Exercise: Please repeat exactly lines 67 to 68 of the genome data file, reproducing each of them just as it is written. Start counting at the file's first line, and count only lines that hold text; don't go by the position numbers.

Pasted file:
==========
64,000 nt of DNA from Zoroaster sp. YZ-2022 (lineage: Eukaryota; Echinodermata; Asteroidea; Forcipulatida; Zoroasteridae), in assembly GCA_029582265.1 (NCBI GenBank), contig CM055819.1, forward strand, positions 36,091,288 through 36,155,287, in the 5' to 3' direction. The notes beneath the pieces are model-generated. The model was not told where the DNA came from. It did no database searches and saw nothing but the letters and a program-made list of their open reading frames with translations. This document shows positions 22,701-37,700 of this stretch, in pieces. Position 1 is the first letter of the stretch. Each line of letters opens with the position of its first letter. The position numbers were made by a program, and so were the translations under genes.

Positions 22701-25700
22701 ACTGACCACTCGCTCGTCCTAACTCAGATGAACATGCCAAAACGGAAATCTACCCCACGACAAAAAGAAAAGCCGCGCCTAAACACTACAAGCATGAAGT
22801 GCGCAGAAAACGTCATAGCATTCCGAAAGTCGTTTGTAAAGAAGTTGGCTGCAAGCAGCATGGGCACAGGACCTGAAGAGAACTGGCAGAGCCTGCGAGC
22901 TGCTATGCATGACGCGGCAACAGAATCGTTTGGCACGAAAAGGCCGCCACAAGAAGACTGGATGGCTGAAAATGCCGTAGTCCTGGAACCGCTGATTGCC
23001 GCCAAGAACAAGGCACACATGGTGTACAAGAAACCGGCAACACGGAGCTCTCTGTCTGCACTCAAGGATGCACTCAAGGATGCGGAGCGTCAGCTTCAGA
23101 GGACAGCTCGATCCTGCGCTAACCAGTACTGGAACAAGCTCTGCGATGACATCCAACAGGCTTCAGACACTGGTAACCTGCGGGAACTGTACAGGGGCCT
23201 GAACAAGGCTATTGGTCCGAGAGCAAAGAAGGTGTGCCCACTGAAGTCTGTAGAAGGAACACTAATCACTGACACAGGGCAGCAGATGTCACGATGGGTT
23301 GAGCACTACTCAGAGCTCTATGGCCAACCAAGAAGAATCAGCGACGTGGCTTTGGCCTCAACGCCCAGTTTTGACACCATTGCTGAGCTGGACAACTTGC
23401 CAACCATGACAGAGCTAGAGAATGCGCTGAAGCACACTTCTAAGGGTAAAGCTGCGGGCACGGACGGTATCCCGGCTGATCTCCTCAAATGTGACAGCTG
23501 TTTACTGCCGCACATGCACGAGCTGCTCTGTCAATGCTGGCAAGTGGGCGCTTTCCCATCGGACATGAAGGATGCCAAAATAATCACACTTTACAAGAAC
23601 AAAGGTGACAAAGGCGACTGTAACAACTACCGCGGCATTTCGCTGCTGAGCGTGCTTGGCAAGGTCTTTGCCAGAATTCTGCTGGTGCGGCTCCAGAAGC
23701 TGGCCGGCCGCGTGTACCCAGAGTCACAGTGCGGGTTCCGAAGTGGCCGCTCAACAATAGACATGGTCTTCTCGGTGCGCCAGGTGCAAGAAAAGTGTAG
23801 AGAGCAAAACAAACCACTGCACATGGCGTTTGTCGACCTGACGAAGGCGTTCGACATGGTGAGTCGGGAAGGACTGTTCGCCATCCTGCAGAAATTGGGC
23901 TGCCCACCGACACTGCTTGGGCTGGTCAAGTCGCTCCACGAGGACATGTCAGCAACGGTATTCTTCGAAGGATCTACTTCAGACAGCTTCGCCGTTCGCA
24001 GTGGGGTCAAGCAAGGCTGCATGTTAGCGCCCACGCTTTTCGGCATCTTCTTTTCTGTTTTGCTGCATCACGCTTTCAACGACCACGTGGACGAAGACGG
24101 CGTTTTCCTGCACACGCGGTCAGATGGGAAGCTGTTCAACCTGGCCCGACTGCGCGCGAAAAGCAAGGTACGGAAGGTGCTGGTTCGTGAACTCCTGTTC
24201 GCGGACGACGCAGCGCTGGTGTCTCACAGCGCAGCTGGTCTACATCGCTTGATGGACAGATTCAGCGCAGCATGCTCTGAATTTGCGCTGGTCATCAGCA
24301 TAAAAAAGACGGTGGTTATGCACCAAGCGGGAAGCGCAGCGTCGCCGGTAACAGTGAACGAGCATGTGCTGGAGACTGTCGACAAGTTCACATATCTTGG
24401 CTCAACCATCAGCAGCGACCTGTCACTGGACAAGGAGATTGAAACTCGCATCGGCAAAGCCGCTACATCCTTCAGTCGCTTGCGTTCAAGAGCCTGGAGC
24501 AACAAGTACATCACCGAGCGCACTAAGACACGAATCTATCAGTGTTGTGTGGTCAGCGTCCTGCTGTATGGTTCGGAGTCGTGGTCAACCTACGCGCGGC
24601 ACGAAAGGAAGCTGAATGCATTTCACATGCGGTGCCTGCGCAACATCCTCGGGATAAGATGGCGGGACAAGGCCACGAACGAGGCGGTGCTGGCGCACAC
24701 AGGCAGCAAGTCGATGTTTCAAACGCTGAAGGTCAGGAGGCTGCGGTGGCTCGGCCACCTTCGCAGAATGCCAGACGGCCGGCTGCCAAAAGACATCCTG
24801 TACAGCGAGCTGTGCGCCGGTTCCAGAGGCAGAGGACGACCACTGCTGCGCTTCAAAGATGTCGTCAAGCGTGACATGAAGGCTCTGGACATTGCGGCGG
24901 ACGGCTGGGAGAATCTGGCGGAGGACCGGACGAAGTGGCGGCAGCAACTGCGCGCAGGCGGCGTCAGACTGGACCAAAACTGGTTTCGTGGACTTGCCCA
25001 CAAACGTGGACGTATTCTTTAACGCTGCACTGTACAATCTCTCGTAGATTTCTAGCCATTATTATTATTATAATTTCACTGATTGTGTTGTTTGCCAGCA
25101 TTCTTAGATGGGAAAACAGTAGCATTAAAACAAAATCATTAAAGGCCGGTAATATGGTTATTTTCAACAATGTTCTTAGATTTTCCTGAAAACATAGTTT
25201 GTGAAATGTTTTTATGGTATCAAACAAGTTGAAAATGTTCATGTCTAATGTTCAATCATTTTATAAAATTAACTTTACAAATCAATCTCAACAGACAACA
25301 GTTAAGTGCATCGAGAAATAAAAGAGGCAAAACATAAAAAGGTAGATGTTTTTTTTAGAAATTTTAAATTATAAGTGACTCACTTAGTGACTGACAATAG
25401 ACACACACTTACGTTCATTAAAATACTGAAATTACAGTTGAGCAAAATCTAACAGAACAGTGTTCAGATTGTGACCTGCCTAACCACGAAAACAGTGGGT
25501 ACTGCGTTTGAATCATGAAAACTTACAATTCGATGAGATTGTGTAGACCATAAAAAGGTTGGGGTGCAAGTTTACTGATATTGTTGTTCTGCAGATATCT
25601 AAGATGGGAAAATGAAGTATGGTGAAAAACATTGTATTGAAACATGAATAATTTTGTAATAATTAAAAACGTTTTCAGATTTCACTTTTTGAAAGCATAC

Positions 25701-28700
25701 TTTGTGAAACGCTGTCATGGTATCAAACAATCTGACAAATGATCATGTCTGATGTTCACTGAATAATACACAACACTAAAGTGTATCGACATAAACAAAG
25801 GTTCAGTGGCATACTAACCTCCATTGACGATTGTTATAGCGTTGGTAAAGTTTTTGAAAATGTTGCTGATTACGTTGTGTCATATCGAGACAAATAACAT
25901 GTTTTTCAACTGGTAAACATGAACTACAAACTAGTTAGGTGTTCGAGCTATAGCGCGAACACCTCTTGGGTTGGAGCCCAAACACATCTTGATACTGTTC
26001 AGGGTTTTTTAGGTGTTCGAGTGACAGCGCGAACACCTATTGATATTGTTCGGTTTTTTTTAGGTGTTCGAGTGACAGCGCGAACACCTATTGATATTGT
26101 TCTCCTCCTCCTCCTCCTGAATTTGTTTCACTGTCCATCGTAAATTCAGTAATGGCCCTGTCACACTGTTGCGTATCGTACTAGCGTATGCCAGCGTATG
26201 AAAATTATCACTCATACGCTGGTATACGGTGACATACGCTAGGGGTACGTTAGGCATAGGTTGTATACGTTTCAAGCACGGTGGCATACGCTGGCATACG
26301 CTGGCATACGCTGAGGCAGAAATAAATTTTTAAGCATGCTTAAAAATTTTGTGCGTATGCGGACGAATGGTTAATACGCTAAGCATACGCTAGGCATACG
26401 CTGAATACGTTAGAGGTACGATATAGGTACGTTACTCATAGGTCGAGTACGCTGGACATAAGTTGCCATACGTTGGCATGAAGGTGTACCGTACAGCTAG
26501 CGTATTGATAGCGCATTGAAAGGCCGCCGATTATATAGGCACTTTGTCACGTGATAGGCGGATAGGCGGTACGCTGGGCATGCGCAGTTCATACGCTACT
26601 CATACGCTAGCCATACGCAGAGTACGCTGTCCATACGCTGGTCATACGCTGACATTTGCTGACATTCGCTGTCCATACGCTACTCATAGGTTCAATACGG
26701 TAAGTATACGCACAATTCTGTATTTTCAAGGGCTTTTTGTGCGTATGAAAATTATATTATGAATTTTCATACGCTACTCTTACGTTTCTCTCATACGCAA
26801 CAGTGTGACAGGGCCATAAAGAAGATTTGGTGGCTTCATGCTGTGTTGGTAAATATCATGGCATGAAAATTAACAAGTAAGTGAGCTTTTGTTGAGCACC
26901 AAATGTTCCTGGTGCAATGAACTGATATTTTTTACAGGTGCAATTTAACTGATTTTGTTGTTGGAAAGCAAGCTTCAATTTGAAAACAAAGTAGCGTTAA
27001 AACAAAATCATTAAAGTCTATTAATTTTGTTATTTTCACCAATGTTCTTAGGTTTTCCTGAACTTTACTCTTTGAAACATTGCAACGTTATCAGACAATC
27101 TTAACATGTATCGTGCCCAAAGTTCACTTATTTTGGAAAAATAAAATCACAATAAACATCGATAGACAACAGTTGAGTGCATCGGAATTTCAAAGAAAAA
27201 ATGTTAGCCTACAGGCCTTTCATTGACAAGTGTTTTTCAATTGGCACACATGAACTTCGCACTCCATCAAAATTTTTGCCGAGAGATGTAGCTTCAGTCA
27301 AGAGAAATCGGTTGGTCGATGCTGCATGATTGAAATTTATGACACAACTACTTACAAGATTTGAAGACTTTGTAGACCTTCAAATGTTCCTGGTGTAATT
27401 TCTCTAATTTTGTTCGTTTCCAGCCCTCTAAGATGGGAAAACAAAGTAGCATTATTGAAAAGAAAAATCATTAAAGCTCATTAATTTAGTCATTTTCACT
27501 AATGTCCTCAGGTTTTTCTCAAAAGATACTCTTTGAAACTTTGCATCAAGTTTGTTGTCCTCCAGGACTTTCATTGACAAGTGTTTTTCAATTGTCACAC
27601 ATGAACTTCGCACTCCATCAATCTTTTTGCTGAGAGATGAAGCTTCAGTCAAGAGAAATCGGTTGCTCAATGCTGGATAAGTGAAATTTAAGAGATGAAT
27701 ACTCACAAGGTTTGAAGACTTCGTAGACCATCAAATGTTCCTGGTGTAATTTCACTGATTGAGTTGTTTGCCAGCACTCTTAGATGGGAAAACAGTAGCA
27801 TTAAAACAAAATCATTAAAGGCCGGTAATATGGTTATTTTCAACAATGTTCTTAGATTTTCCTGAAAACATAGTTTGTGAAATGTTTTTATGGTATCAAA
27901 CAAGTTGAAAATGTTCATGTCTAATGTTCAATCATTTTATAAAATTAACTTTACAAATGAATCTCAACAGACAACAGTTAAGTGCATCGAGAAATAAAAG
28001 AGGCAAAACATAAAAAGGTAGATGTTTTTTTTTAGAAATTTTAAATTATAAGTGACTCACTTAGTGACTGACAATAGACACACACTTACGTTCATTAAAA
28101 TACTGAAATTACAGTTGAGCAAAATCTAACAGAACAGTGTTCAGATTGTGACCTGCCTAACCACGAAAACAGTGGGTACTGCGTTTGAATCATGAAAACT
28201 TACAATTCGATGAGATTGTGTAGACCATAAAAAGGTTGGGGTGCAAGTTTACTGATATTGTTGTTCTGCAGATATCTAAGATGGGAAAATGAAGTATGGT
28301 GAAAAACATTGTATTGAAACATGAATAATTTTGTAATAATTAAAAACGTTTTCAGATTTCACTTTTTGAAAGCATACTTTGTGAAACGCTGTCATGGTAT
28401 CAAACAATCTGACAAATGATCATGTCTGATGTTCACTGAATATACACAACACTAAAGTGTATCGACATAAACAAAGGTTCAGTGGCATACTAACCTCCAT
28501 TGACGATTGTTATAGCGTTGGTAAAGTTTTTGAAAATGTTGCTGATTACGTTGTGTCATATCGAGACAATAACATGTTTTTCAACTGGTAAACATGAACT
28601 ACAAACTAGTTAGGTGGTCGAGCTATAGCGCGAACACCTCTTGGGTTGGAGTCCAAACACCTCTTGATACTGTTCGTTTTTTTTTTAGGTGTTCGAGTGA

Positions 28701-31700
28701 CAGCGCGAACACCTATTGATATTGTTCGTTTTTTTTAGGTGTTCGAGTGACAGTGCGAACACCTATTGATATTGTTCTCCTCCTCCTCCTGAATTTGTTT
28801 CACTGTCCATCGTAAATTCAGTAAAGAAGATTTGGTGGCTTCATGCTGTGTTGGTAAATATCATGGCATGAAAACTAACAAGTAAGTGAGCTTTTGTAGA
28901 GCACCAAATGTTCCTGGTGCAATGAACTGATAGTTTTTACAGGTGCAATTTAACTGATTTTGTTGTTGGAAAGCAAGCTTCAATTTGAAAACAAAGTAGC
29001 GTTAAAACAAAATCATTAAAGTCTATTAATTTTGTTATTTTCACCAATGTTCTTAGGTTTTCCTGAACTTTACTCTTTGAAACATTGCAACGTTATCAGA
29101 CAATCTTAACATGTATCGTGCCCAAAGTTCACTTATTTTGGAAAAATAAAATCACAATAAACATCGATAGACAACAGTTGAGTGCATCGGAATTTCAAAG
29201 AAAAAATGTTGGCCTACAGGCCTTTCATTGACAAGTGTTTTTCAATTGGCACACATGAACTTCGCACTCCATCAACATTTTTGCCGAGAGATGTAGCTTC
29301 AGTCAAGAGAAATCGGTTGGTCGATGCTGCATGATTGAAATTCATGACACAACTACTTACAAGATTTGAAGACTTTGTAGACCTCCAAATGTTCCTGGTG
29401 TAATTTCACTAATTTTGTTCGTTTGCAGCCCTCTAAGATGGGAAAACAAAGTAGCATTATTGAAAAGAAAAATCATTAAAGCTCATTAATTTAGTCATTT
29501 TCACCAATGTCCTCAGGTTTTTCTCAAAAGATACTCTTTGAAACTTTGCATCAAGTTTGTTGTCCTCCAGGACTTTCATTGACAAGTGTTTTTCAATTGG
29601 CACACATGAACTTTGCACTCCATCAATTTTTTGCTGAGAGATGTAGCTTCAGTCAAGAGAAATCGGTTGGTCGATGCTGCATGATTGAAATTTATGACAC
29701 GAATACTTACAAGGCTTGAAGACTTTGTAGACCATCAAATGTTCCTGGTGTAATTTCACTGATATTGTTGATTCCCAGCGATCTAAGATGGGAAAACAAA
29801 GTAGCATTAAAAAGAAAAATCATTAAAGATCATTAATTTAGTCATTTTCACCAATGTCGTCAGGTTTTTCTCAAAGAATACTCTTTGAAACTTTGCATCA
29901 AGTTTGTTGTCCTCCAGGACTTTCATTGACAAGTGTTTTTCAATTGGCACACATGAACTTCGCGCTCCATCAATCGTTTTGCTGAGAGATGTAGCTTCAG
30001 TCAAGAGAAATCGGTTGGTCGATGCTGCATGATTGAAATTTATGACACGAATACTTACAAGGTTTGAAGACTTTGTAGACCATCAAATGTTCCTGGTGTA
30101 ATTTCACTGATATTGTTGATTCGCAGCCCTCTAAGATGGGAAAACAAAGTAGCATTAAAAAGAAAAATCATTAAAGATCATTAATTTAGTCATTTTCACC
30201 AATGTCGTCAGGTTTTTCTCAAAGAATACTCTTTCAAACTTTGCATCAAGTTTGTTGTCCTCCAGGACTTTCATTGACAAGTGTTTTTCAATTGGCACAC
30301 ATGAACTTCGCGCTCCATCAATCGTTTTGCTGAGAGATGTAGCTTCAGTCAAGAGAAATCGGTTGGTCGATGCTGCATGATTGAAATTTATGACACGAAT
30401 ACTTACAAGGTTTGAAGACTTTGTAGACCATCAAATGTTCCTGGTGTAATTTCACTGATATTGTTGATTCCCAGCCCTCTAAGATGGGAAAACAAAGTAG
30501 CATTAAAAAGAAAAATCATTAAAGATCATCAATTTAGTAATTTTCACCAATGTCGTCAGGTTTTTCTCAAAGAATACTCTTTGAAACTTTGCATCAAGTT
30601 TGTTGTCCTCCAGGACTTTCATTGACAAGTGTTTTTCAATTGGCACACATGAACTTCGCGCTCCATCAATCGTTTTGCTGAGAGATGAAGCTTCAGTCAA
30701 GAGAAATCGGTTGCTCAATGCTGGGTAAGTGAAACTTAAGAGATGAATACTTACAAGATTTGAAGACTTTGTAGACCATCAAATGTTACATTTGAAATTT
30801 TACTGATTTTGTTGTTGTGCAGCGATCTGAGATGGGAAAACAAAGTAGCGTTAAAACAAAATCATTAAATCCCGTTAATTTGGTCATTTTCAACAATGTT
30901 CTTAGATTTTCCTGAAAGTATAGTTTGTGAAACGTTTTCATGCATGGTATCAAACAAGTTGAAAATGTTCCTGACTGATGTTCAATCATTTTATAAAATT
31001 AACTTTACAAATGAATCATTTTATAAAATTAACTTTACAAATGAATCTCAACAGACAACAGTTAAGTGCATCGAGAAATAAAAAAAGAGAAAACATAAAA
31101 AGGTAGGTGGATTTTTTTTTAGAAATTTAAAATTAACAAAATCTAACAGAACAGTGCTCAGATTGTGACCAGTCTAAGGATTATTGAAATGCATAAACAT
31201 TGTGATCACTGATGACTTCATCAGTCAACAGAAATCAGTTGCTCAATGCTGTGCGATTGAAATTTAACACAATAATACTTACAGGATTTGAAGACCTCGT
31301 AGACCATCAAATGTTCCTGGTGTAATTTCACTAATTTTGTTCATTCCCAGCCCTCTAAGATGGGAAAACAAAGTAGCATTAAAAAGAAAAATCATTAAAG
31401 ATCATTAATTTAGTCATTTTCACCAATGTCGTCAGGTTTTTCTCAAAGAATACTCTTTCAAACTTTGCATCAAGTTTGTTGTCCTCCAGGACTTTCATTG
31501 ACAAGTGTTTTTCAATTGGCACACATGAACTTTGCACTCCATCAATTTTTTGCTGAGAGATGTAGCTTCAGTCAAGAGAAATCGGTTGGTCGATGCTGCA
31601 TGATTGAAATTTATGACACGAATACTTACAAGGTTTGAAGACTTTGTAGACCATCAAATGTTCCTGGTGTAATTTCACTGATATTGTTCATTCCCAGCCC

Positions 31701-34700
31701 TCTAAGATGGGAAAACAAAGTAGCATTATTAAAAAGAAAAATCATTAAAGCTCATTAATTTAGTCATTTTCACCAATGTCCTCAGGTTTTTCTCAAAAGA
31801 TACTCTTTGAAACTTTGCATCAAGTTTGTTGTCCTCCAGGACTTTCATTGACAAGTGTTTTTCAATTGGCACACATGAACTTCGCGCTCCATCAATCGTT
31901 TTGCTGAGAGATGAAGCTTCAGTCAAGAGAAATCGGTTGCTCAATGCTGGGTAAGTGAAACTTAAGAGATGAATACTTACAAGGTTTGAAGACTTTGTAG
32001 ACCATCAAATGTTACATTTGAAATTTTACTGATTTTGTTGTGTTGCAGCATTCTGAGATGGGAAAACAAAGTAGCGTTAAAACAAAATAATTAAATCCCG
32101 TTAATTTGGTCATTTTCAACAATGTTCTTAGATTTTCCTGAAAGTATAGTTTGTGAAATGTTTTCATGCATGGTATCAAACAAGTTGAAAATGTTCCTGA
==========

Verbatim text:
28901 GCACCAAATGTTCCTGGTGCAATGAACTGATAGTTTTTACAGGTGCAATTTAACTGATTTTGTTGTTGGAAAGCAAGCTTCAATTTGAAAACAAAGTAGC
29001 GTTAAAACAAAATCATTAAAGTCTATTAATTTTGTTATTTTCACCAATGTTCTTAGGTTTTCCTGAACTTTACTCTTTGAAACATTGCAACGTTATCAGA